YORK COUNTY, Pa. — June marks the start of National Foster a Pet Month, and workers at animal shelters say fostering could be key in clearing kennels.
With kitten season in full swing, animal shelters are filling up with young felines. A kitten’s best chance of survival is a foster home until they reach three months of age. Until then, their immune systems are too weak for a shelter environment.
“What we need are fosters to put those kittens into, those homes, because it’s a healthier environment for those kittens,” said Steven Martinez, Executive Director of the SPCA of York County. “Then, when they get to three pounds like little Lemu Emu here, they can have their surgery, we can put them up for adoption and they can find their permanent loving home.”
Many animal rescues are looking to build a more robust network of fosters and shift away from housing animals in kennels.
Pet Pantry of Lancaster County's dog program is 100% foster lead. They do not place dogs in kennels, but that means they can only save as many dogs as they have caring foster families to place them with.
Pet fostering is lifesaving and critical for animal shelters, particularly during the busy summer season.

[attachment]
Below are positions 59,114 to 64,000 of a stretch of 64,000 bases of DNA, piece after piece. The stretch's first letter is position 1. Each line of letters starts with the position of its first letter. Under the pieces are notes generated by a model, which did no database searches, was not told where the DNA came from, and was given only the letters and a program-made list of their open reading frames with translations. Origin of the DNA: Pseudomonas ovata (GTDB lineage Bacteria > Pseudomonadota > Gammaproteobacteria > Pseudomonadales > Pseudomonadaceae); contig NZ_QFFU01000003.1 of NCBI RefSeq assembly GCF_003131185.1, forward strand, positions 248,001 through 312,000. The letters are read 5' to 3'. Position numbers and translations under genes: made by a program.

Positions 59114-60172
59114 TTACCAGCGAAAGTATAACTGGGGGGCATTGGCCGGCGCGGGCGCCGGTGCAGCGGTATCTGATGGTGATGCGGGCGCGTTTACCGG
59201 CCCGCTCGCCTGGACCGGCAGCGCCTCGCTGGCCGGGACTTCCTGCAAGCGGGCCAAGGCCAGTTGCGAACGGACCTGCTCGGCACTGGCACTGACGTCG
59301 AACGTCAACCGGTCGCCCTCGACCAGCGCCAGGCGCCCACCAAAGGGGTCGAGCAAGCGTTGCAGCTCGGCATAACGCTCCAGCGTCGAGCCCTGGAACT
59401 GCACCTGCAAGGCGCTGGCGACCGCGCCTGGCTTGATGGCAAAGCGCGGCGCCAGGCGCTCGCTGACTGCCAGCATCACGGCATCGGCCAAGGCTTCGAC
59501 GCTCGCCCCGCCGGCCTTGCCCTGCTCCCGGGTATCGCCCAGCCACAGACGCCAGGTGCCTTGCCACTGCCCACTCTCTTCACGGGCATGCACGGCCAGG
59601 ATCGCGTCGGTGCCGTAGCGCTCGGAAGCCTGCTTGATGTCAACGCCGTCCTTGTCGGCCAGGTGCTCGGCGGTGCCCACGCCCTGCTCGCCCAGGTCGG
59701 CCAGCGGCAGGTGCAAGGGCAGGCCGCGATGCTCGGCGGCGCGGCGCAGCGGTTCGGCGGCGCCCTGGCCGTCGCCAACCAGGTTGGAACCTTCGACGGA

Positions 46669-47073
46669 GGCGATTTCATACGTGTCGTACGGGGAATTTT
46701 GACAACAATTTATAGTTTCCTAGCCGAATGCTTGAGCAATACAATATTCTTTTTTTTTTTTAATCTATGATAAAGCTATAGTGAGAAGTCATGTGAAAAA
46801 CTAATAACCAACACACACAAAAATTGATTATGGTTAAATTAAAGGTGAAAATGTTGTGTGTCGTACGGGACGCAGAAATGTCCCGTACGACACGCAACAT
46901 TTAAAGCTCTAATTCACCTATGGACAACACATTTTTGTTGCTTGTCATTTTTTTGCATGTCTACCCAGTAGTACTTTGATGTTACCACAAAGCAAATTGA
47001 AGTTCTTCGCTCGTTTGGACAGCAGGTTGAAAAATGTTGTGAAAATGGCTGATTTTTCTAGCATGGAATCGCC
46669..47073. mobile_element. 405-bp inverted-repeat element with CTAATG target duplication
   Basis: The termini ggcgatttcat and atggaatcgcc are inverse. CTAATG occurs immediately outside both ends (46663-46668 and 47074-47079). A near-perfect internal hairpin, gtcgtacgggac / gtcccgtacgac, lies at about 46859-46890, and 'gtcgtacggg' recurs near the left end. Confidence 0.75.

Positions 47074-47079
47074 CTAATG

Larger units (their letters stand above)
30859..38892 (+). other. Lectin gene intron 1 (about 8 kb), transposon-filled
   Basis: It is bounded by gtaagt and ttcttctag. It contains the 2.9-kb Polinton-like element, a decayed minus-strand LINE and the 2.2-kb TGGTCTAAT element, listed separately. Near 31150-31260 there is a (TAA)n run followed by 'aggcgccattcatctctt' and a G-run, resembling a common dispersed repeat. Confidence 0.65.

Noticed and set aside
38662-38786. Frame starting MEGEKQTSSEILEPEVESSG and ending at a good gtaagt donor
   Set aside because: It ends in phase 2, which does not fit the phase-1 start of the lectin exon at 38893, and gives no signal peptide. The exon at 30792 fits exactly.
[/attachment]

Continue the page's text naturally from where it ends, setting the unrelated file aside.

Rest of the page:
Some dog kennels are at 100% capacity and they have not dropped below 85% capacity in the past year, which is considered a critical capacity.
“Staffing has been an issue from the start of the pandemic, as you can imagine,” said Kitty Block, President and CEO of the Humane Society of the U.S. “That's why it was so important to have people step up and volunteer and foster.”
The greatest stressors for dogs living in a kennel environment is social isolation. Foster volunteers can help mitigate that animal's stress and give them a better quality of life while they wait for their forever homes.
Fostering a pet also helps with the transition process by giving shelters a better understanding of how a dog or cat behaves around families. People can foster for a day, or several months depending on the need, and leave space at the shelters for animals who need special care or management.
“When you foster one animal, you're really saving two because you're saving the animal that you're fostering, and you're making room for the next animal that needs that spot at the shelter,” said Melissa Knicely, spokesperson for Charlotte Animal Care and Control.